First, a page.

"The total number of homes with foreclosure filings jumped 27% in October from September, when they’d been at the lowest level since 2006. It was the biggest jump in monthly foreclosure filings since August 2007.
...the inventory of homes with foreclosure filings is beginning to rise even on a year-over year basis. And in some states it soared year-over-year:
New York +10%
...When home prices rise for years, foreclosure filings become rare because defaulting homeowners can usually sell the home for more than they owe and pay off the mortgage. The problem arises when home prices fail to rise locally, and it balloons when home prices fall.
Just like what happened in Guilford County in 2008 and 2009
before the Fed stepped in and 'saved' us from ourselves
We’ve seen that last time around. After bouncing along super low levels during Housing Bubble 1 through 2005, foreclosure filings skyrocketed during the housing crash starting in 2006. At first it was just an uptick that no one paid attention to. By 2008, it helped take down the financial system.
Consider all the job cuts hitting the Piedmont Triad over the last 12 months
How long will the tobacco workers make it without livable wages?
How about all the Miller workers up in Eden?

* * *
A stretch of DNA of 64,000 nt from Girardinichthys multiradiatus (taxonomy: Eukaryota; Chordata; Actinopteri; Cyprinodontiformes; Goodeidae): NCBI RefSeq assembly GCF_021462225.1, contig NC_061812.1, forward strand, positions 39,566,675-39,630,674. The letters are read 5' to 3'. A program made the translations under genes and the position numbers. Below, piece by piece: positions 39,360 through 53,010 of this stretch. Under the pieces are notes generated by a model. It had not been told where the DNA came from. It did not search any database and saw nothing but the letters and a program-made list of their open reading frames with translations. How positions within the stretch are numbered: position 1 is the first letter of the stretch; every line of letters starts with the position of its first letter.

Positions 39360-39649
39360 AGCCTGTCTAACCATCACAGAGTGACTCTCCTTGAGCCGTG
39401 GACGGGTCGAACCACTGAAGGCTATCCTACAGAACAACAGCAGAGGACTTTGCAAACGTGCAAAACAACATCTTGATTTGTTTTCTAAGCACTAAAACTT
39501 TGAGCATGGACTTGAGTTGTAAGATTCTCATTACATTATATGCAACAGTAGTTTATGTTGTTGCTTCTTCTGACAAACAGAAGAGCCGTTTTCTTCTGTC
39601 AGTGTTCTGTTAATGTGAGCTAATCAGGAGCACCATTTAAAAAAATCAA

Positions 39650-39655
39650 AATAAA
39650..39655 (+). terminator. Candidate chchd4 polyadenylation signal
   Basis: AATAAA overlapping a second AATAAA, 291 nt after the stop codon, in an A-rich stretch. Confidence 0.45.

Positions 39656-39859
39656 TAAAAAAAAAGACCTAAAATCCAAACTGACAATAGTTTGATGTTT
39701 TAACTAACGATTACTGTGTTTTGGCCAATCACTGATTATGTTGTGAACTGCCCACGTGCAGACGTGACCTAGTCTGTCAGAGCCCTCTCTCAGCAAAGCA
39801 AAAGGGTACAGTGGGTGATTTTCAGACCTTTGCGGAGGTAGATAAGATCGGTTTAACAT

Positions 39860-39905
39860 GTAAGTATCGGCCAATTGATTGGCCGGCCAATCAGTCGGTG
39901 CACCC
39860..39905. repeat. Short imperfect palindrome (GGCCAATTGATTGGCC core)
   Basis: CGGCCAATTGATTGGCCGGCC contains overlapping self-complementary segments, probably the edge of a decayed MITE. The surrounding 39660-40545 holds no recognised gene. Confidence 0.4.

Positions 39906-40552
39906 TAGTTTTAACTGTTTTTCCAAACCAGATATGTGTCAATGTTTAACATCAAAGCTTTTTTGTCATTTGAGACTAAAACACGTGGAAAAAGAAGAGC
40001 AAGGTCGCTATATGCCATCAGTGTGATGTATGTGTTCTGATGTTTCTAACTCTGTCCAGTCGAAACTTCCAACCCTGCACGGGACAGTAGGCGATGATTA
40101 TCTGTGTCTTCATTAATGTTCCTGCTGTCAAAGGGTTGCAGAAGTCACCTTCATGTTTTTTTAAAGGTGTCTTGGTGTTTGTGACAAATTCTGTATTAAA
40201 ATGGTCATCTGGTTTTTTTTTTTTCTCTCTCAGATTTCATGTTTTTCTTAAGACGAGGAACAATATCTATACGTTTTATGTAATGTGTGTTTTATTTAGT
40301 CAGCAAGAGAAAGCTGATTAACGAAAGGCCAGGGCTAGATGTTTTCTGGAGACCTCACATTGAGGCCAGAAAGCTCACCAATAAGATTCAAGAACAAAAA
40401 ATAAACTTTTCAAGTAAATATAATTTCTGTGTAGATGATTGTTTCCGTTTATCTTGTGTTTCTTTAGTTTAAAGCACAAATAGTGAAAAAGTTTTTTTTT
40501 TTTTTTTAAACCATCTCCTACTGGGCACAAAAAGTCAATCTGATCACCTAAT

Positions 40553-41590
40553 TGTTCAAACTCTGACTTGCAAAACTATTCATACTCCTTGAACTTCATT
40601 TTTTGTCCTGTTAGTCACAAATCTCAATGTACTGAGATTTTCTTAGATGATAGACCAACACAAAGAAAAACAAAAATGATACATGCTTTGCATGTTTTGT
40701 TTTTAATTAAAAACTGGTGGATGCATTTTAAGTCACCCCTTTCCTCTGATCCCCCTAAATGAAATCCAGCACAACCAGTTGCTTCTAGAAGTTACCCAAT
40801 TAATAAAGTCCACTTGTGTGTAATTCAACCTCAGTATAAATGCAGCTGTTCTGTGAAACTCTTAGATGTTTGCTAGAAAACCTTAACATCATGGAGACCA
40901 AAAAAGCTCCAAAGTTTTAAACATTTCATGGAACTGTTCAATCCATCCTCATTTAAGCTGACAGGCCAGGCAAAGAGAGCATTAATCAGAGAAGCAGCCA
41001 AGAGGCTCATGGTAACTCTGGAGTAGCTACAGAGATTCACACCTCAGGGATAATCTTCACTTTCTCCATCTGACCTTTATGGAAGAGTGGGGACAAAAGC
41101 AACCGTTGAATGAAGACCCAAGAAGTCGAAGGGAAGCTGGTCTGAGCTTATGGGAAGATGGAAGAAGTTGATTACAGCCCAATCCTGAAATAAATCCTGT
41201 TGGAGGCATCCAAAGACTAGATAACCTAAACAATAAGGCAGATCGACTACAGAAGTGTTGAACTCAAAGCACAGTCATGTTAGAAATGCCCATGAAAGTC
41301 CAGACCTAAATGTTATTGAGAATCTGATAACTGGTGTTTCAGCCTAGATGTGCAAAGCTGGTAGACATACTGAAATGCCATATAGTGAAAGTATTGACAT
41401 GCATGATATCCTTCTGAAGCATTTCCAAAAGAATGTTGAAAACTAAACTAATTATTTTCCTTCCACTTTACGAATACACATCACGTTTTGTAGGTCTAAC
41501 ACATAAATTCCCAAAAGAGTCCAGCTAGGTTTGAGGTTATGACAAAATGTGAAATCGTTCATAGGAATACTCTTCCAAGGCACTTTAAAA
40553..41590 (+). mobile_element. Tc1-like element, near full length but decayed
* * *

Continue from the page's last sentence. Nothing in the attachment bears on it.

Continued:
Think they got jobs paying anywhere near as much?
...the spike in October stands out as much as those in the early phases of the housing bust in 2006 and 2007.
...“The loans used in this housing recovery that appear to be most susceptible to foreclosure are those such as FHA and VA with low down payments. Our data shows FHA and VA loans combined represent 49% of all active foreclosure inventory for loans originated in the seven years ending in 2015.”
...Recall that low-down-payment mortgages played a big role in the last housing collapse.
With little skin in the game,
it's pretty easy to walk away from an unafordable mortgage payment
...So take this as an early red flag, the kind you might have seen in 2006 when no one paid attention to red flags in the housing market.
Some of the same characters that played leading roles during the last housing bubble and bust are back in their full glory."